I start where the last man left off.

–Thomas A. Edison 

I never accepted the idea that I had to be guided by some pattern or blueprint.

–Little Richard 

Trials are hard enough, especially in emotional divorce cases or in child custody cases.  Do you really want to reinvent the wheel of foundational questions for each witness?  There’s something appealing about starting with a set of blueprints—in this case sample questions—and then improving upon the design, tailoring them to the witness and the flow of the examination to build a strong, persuasive structure for your argument in a divorce court.  Begin where Paul Mark Sandler and James Archibald left off and be guided by their blueprints. 

This third edition of Model Witness Examinations packs over three hundred pages into a trim 6 x 9 paperback, which makes a great addition to your divorce and family law library.  It takes the Rules of Evidence and puts them into the real life flow of question-answer format so that your facts come into evidence efficiently and your theory of the divorce case or child custody case unfolds.  The samples will help you offer direct examination, challenge and impeach witnesses on cross-examination, and respond to cross on your redirect during your divorce or child custody trial.


The core principle at work in these examination blueprints is simplicity and fundamentals before refinement and artistry.  Take stress out of the equation when preparing for divorce and family law cases.  Start with a simple organization and basic questions that meet evidentiary challenges.  Then add your own style and strategy based upon your experiences in your divorce and family law trials.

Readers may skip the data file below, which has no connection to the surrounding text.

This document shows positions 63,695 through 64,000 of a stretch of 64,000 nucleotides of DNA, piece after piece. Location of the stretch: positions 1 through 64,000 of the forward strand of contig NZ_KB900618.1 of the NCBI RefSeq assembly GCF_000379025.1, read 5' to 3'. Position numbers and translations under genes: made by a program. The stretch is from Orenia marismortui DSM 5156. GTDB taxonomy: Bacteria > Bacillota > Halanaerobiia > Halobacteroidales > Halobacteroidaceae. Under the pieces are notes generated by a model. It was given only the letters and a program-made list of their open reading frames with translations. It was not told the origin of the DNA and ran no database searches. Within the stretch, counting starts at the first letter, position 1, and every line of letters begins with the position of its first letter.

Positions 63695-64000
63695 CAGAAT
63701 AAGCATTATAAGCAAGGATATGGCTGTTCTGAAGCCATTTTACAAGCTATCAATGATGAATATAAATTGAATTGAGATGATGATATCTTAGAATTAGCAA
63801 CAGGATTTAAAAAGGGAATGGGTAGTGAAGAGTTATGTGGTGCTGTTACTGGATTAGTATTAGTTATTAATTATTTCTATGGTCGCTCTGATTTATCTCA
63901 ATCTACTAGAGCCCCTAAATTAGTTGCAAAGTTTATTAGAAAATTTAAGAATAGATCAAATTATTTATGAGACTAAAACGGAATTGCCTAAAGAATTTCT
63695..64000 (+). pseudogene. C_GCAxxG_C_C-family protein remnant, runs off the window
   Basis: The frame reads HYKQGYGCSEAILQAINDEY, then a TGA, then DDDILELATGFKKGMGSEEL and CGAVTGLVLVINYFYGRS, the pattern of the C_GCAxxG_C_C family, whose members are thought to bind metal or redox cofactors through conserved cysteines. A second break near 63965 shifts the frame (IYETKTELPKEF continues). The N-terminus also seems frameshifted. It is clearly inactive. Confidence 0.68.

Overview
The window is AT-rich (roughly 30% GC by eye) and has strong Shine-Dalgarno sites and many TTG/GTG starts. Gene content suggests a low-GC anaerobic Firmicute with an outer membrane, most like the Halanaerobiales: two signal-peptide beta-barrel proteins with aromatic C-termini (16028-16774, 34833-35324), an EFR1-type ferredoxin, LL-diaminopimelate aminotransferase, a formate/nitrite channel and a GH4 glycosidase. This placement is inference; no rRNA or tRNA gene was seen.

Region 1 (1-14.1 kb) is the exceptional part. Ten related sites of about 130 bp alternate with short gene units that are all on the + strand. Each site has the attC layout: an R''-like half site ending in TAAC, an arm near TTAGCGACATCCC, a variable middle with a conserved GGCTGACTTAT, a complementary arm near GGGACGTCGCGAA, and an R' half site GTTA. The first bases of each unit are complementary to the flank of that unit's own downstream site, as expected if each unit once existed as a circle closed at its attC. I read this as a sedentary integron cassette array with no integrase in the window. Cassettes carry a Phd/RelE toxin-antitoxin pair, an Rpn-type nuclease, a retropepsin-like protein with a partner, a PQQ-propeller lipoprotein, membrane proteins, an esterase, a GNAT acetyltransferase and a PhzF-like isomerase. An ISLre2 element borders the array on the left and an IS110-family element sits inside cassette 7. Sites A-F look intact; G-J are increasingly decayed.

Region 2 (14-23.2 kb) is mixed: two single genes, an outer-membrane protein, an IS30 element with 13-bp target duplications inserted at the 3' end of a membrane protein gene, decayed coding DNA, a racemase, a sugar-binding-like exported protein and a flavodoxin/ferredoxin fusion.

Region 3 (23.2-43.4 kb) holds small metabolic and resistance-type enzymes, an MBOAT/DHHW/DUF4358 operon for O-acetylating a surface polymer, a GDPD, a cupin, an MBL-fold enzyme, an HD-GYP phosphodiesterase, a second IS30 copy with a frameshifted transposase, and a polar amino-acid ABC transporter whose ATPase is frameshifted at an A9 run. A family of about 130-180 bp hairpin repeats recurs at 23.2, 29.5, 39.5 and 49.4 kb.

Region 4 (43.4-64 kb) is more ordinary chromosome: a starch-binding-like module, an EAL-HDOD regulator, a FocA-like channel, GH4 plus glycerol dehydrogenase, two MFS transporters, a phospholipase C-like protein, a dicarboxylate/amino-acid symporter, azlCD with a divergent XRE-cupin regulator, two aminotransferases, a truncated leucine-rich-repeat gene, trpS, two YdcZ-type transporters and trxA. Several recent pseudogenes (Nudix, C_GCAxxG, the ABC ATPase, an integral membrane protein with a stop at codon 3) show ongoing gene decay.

The examination blueprints address the most common evidentiary issues that arise at divorce and family law trials and guide you in how to effectively combine your facts with the rules of evidence. The examples cover a variety of situations by presenting a hypothetical fact pattern, the question-answer structure, and then comments.  The comments explain key concepts and refer to rules, secondary authorities and federal cases that illustrate the concepts in action, rendering themselves extremely helpful to your divorce law firm.

Here’s an excerpt from a sample blueprint for E-Mail Chains/Strings:

Q: And do you receive e-mails in the course of the day from faculty and administrators at the college?